“Great then is the good fortune of a state in which the citizens have a moderate and sufficient property; for where some possess much, and the others nothing, there may arise an extreme democracy, or a pure oligarchy.”Aristotle’s Politics
This essay is a critical analysis of an article published in The Imaginative Conservative online magazine by the late political philosopher Peter Lawler which can be found here
Political philosophers from Aristotle to Machiavelli have for long sung paeans to the virtue of a democracy dominated by the middle classes. Thus it is surprising that political philosopher Peter Augustine Lawler would take aim at middle-class democracy in his article “Higher Education as American Counterculture” Lawler describes middle class democracy as a polity which is composed primarily of “free beings who work”, as opposed to aristocrats or working-classes. The middle class is both autonomous enough to be socially mobile, yet enchained to working for either sustenance or dignity. He then goes onto describe the corrosive effects of such an ethical basis on education, work and philosophy in the USA.
To be middle class is to not be in the median income range in the Aristotelian sense, but to be as free as an aristocrat yet as bound to work as a slave. The accumulation of money becomes an end in itself , since society is neither above wealth (as the aristocrats) or below mobility (as in the servile classes). In such a middle class society, it is argued that only actions which produce wealth are given the hallowed title of work.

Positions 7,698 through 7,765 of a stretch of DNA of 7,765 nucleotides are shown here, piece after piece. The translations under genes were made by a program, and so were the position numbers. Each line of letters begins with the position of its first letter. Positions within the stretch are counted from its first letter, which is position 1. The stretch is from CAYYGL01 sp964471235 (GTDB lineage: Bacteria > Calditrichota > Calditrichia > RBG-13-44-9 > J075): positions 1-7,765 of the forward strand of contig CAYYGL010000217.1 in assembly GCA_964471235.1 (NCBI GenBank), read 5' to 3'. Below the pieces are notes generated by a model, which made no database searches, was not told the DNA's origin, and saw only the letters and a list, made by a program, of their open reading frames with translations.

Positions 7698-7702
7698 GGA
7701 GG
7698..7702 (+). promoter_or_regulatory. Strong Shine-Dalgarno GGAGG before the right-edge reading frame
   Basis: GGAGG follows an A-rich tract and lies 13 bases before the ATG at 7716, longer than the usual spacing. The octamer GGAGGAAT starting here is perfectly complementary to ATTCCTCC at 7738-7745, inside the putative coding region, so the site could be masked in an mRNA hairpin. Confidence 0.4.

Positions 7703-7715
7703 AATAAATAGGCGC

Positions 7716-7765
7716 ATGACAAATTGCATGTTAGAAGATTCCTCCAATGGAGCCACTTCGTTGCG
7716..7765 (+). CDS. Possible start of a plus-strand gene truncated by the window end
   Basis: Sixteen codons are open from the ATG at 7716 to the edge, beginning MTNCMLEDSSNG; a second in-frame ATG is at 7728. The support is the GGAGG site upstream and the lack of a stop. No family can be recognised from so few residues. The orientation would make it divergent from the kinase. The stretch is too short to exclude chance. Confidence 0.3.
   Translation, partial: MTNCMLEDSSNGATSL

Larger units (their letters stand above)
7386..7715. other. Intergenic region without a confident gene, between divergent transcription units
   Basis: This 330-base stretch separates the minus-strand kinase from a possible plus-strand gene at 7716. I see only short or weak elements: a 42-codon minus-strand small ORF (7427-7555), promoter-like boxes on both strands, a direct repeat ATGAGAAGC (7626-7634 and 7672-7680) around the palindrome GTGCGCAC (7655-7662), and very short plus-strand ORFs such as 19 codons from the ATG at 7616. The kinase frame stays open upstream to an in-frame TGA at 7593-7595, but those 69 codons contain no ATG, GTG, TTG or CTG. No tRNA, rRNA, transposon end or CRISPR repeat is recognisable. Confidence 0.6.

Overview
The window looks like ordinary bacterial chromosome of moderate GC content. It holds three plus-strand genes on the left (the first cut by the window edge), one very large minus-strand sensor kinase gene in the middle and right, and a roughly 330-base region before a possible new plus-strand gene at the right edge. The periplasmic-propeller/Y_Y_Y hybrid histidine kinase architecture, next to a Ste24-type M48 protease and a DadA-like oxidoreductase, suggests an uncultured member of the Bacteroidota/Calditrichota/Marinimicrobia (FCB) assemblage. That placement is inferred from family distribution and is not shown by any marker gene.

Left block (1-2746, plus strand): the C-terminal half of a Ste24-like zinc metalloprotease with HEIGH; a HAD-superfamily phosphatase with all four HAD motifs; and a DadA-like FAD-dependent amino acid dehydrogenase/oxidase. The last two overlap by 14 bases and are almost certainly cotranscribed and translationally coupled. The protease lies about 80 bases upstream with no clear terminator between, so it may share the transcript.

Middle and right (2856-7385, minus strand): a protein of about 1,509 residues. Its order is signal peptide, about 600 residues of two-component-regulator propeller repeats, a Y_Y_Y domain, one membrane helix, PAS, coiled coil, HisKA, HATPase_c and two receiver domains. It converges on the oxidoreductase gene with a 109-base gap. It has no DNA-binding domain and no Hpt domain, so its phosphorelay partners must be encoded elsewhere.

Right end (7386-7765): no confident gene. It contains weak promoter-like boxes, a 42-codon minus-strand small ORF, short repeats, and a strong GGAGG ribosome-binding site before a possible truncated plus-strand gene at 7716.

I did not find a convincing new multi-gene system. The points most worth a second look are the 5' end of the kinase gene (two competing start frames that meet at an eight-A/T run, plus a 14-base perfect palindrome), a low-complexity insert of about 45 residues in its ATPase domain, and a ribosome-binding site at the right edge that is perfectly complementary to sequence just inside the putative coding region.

For Lawler, democracy implies that no man is better than anyone else. Thus public opinion is sanctified as virtuous since the virtue of Socrates is lesser than the sum of the opinions of the demos. Since we have negated the possibility of eudaimonia for the individual, it follows that the only thought worth pursuing is one that augments the material. Thus science becomes little more than technology; philosophy reduced to logic and art hemmed in as designing. This constant rush for technical solutions prevents us from asking why instead of investigating the “hows” of the matter at hand. Uniformity in thought, taste and opinion is thus the product of middle-class democracy.
Tocqueville talked of two paradoxes in the early American democracy; universal literacy yet no higher education and technological advancement but lack of genuine diversity of thought. Lawler expands this analysis to contemporary USA where there seems to be a fetishism for Science Technology Engineering and Mathematics (STEM), as long as the students are not studying theoretical physics or pure mathematics. He traces the origins of this preference to the middle class democracy which fetishizes techno-vocational education as if it were the sorcery of old since it “produces results”. The uniformity of this polity produces standardized tinkerers subject to the demands of corporations and bureaucracies as opposed to genuine thinkers who would rage against the dying of the light.
While there are some deficiencies in his attribution of many of the ills of contemporary America to democracy, Lawler still reiterates the conformity that a democracy creates amongst its citizenry and brings to light the negation of virtue which democracy necessitates since as Aristotle recognized a man who surpasses all else in a community in virtue will be banished or put to death as the Athenians did Socrates. For Lawler, it is only thinking that can be the panacea for this phenomena and higher education a heresy which can end the dogma of the artificer. We must thus search for meaning in contemplation aided by the righteous who have crossed into the hereafter; in Plato and Hegel, Kant and Marx, as opposed to our pocketbooks or Facebook statuses. For after all is philosophy not recognizing the following ?
“That work is for leisure, the body is for the soul, that technology serves distinctively human purposes, that the world is the home of the human mind, that there is no reliable route to feeling good except being good, and that seeking and searching—wandering and wondering—should, in principle, occupy all of our lives.”